New guidelines: feed babies peanut products to drastically reduce risk of peanut allergy

Peanut allergies can be life-threatening, there is no treatment, and for unknown reasons, cases are on the rise.

Many parents of children with peanut allergies constantly read labels, worry about which foods their children are exposed to at school, and carry EpiPens in case of an anaphylactic reaction to even a tiny amount of dust from foods containing peanuts.

However, researchers are now putting parents at ease after a new study shows babies who are fed peanut products early in life have an 81 percent chance of warding off the allergy by training the baby's immune system to get used to peanuts.

"That's a whole generation of children who never have to develop this allergy," Dr. Matthew Greenhawt, an allergy specialist at Children's Hospital Of Colorado, told NBC News. "We actually want all children to have peanut introduced."

New guidelines from the National Institute of Allergy and Infection Diseases state that parents of babies with the highest risk of developing a peanut allergy should introduce peanut products, such as peanut powder or paste, as early as four to six-months-old.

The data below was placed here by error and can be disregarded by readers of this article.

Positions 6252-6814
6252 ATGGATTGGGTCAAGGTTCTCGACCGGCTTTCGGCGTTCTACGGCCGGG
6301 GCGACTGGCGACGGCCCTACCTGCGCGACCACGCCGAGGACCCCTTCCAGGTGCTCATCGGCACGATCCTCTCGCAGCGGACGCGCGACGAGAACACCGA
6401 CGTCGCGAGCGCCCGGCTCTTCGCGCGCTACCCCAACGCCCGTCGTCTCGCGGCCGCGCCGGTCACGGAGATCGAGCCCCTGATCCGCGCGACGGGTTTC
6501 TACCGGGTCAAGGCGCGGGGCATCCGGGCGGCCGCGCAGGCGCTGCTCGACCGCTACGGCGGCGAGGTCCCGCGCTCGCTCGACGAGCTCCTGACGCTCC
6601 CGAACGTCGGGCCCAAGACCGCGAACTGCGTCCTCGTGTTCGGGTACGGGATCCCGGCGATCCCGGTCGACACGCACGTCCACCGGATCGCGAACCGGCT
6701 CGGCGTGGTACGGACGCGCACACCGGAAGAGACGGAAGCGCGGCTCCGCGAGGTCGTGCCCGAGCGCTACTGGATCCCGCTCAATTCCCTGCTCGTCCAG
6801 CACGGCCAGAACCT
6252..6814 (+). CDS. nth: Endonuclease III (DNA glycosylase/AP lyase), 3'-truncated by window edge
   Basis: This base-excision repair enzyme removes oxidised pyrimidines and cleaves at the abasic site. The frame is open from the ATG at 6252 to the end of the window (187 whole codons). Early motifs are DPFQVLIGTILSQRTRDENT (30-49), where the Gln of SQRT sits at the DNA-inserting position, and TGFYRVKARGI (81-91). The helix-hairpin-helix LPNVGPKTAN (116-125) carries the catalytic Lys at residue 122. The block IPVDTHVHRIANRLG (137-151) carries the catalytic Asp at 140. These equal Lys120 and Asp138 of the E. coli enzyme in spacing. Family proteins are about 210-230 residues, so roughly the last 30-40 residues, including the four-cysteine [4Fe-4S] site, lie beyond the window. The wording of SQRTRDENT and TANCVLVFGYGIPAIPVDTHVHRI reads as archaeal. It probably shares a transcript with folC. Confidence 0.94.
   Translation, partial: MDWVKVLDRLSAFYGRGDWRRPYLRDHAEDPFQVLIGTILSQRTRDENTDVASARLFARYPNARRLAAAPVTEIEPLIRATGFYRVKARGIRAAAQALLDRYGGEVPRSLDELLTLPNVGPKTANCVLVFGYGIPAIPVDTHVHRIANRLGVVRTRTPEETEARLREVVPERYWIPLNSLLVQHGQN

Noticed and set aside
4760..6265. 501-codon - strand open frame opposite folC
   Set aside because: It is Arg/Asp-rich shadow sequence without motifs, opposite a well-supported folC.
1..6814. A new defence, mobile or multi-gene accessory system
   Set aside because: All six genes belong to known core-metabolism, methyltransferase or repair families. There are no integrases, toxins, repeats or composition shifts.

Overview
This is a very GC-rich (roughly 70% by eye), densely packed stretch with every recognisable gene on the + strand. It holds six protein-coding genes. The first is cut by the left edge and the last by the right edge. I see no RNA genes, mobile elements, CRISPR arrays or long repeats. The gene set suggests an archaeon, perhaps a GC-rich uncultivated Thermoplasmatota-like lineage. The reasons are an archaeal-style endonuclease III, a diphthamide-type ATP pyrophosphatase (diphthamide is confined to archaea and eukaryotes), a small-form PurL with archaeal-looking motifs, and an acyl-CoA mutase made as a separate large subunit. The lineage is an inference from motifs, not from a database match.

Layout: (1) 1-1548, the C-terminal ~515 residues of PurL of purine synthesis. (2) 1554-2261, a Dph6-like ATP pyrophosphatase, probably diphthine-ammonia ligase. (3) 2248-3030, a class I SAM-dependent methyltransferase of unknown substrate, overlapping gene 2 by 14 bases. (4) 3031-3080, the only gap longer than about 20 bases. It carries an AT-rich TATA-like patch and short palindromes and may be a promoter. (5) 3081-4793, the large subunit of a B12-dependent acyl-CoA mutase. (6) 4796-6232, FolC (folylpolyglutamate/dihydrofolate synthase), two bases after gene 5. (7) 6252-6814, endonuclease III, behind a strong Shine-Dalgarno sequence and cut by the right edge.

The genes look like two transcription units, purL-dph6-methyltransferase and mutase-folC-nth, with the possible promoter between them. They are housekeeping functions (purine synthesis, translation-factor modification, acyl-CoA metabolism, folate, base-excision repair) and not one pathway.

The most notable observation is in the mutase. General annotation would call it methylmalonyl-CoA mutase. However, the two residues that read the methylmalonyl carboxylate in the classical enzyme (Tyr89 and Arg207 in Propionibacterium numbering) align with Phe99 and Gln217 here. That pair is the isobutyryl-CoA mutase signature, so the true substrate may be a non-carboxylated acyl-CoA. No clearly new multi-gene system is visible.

IMPORTANT NOTE:  Whole peanuts are a choking hazard and should not be given to children under the age of four.

The new guidelines may sound surprising to parents who have been told in the past to avoid anything peanut-related until their child reaches the age of three.

Babies at highest risk for developing a peanut allergy are born with severe eczema, or an egg allergy, or both.

Parents of high-risk babies should have the infant's pediatrician present when first introducing the peanut-containing food, such as during an office visit.

Babies born with at a moderate risk for peanut allergy are born with mild to moderate eczema and should be introduced to peanut-containing foods at six-months-old.

Infants without eczema or any food allergy are free to consume peanut products at any time.

In all cases, parents should monitor their baby's response to the new food, looking closely for things such as rashes or shortness of breath.

Additionally, babies should be introduced to other solid foods before starting peanut-containing foods.

Researchers conducted a clinical trial with more than 600 infants at high risk of developing a peanut allergy.

The babies were randomly divided into two groups with one group given peanut-containing foods regularly, and the other group being told to avoid peanuts altogether.

When the infants reached five-years-old, researchers found that the group who consumed peanut products early in life reduced their risk of developing the allergy by 81 percent.

"Living with peanut allergy requires constant vigilance. Preventing the development of peanut allergy will improve and save lives and lower health care costs," NIAID Director Anthony S. Fauci, M.D. said in a statement.

Allergy experts say the process is very safe, pointing to earlier studies that showed none of the tested infants given peanut protein suffered severe allergic reactions.